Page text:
Smitty88
John Mc Loughlin
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RE:picking up work 16 May 2009 01:18 #21

Can you be more specific? are you asking as far as shoeing trimming ratio? Im doing alot of trims mostly
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RE:picking up work 16 May 2009 02:51 #22

  • Dan Puckett
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Brad- I am in the exact same boat as you are. I am in southeast MO, and it is not really a hotbed of great farriers- I am one of the best around, judging by the work I've seen and comparing it to my own, and have been out of school for almost 3 months. I took a M-F 8-5 job in a tire warehouse to pay the bills, and it is only a temporary gig. I hate my co-workers and the job itself (everything I dont like that got me into farriery- inside, hot, humid, same old same old, etc), but if that motivates me to do what it takes to grow my business, it will be for the best. I plan to apprentice with my mentor on Saturdays that he is in town (he's an AFA examiner, and apparently in high demand)- 45mi away.

My rig isnt the best looking (92 Dodge 4x4 dually with fading paint and a $100 topper) but I keep it clean and the back is organized. When I show up, I have a game plan, and get to work.

I have done a lot of networking, and plan to do more. I have already gotten a few referrals from the equine vet in the area, and have had several people at stables tell me "next time I need shoes, I'll call you." Of course, I dont expect every one of them to call me, and some of them said that over 2 months ago. But, with the average local shoeing cycle being in the 8-12 week range, I'm not surprised either. I plan, starting this Monday, to go to a stable or training barn after work, and talk to SOMEONE and try to get my name out there more.

Like has been previously stated, join your local association and network with some other farriers, good bad, or mediocre. If they give you their overflow, and you provide better service and/or performance, so much the better for you.

Good luck,
Dan
Dan Puckett, CF
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RE:picking up work 16 May 2009 10:58 #23

  • Jay Mickle
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Brad,

You are in an area, Bucks Co. Pa, Hunterdon, Somerset, and Morris Counties, NJ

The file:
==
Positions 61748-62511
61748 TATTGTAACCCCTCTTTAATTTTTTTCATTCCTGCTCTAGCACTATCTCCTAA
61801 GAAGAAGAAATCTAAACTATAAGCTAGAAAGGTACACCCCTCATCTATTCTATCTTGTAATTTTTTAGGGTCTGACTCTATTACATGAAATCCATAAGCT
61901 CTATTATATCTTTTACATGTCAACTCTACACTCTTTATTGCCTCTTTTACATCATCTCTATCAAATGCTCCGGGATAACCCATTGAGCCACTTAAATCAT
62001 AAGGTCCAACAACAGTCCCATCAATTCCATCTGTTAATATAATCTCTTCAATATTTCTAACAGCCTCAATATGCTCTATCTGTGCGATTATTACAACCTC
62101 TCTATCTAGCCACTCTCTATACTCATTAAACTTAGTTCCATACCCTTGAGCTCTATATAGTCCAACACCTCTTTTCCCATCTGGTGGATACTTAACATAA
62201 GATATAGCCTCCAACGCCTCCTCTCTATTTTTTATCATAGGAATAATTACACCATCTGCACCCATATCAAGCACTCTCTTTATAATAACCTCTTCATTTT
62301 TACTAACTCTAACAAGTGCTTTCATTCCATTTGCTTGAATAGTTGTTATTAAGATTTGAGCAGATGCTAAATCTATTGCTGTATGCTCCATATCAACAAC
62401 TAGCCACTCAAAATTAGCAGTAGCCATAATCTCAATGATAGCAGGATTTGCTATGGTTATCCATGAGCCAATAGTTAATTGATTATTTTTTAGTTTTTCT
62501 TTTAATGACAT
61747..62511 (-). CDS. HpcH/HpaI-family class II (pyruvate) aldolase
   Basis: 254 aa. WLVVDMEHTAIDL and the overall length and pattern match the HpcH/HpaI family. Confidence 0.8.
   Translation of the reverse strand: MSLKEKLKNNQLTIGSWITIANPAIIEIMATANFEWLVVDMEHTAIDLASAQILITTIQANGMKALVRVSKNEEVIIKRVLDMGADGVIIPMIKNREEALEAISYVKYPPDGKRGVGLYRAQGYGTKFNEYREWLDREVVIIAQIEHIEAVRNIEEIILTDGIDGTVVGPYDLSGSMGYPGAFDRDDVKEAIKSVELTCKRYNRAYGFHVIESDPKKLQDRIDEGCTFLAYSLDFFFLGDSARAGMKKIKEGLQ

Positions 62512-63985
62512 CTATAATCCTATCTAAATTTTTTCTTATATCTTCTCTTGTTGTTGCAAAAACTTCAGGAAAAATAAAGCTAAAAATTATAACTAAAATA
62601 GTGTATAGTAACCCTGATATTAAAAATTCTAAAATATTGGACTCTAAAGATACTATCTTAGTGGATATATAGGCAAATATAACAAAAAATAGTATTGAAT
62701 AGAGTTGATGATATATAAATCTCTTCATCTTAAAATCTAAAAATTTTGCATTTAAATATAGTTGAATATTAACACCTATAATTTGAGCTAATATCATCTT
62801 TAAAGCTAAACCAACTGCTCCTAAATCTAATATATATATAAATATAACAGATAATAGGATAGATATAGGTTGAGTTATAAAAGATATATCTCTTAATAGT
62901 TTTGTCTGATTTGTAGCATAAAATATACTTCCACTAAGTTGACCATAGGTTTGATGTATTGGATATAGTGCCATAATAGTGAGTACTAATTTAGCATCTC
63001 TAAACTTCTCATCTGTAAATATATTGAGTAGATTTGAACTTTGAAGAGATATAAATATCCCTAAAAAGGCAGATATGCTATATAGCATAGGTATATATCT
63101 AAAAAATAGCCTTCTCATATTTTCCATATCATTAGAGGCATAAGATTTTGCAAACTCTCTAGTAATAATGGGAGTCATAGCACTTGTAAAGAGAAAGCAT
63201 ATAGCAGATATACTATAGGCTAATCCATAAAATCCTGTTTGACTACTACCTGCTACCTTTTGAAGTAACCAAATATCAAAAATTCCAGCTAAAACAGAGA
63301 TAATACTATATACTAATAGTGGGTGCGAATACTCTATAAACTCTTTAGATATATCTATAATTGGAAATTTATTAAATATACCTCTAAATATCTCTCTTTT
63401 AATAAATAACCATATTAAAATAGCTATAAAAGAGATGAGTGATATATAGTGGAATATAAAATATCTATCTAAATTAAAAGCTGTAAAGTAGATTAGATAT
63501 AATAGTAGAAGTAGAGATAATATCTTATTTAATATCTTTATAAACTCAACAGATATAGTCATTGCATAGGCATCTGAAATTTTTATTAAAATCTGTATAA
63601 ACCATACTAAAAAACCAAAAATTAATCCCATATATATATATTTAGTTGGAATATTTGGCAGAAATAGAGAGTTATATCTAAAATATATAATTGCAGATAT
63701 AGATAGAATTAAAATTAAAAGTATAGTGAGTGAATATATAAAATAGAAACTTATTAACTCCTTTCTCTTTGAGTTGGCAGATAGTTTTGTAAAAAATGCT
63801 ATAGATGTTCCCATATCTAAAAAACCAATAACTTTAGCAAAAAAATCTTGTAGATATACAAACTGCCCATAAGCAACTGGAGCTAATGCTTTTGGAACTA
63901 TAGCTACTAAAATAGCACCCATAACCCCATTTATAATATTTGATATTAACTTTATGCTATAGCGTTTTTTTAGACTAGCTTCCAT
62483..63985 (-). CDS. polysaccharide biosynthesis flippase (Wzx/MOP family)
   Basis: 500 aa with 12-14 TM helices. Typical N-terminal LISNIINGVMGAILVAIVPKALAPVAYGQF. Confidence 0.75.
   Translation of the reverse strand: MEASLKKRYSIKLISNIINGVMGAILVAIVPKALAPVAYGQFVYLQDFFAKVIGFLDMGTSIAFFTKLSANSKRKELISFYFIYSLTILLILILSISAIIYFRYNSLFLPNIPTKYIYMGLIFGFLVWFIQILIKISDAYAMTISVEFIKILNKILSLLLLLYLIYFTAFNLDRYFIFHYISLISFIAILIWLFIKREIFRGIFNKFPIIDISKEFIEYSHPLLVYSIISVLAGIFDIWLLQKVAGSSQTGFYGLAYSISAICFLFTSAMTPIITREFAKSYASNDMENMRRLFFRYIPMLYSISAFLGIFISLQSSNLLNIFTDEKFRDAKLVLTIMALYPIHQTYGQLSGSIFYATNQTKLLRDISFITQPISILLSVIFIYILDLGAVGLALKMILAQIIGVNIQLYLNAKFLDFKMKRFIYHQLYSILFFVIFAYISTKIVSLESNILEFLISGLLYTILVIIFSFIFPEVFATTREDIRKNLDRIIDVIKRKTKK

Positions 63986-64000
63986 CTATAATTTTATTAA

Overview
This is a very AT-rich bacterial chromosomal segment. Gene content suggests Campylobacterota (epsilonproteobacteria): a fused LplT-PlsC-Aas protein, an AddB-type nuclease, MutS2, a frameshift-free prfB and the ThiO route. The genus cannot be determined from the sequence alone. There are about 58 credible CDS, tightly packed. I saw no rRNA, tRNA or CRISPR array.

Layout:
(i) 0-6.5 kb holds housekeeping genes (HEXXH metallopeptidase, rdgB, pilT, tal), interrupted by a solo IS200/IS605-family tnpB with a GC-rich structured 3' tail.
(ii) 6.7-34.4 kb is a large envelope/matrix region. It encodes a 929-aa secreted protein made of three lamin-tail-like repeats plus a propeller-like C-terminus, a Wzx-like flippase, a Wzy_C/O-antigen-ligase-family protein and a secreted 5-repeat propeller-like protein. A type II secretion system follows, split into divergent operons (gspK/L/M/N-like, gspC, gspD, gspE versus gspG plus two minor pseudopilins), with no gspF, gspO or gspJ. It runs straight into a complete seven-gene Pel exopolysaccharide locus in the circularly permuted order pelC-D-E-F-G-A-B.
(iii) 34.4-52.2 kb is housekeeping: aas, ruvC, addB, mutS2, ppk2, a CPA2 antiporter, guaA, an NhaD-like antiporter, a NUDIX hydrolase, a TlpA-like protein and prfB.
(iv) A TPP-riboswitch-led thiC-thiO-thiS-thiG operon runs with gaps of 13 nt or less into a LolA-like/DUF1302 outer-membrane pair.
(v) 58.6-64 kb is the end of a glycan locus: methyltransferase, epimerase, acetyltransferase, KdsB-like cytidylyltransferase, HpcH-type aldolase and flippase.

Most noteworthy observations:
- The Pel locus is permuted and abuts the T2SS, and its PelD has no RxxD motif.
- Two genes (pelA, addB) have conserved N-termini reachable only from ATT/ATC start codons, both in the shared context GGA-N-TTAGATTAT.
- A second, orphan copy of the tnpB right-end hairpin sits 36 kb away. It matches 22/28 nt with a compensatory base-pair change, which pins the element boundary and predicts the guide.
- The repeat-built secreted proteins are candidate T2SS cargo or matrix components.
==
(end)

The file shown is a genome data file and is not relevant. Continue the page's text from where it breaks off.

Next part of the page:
That is where the general level of horseshoeing maybe higher than any place in the country. You will need to work with someone to get the skills necessary to compete in that market.
Jay Mickle
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RE:picking up work 16 May 2009 11:30 #24

  • tbloomer
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A few years ago I ran into a woman at the Hoof Care Summit who complained about how hard it was for her to build a business. She looked to be about 18 years old. She was actually 27, and had been shoeing horses for about 8 years. Said her biggest problem was that people didn't think she looked old enough to know what she was doing. From talking to her I could tell that whe really knew her stuff and her hands told a different story than her highschool girl face. Some people can't get past a first impression. Even talking on the phone, if you don't have self confidence, it will come out in the way you express yourself.

OTOH, if you aren't getting telephone calls from perspective clients, then you may want to look at how and where you are advertising. Usually there is some kind of free weekly publication that is distributed in all the local feed, tack, and convenience stores. Any publication that has regular livestock, feed, hay, and straw for sale classifieds is a good place to put an advertisement for farrier service.

"Trimming and Horseshoeing call 555-1234"

You'll get calls from everybody that is desperate for farrier service. If they call, don't try to talk them into hiring you. You already have them on the phone. Make an appointment. If they are desperate, then they don't get the luxury of an interview. You're the guy that's going to show up.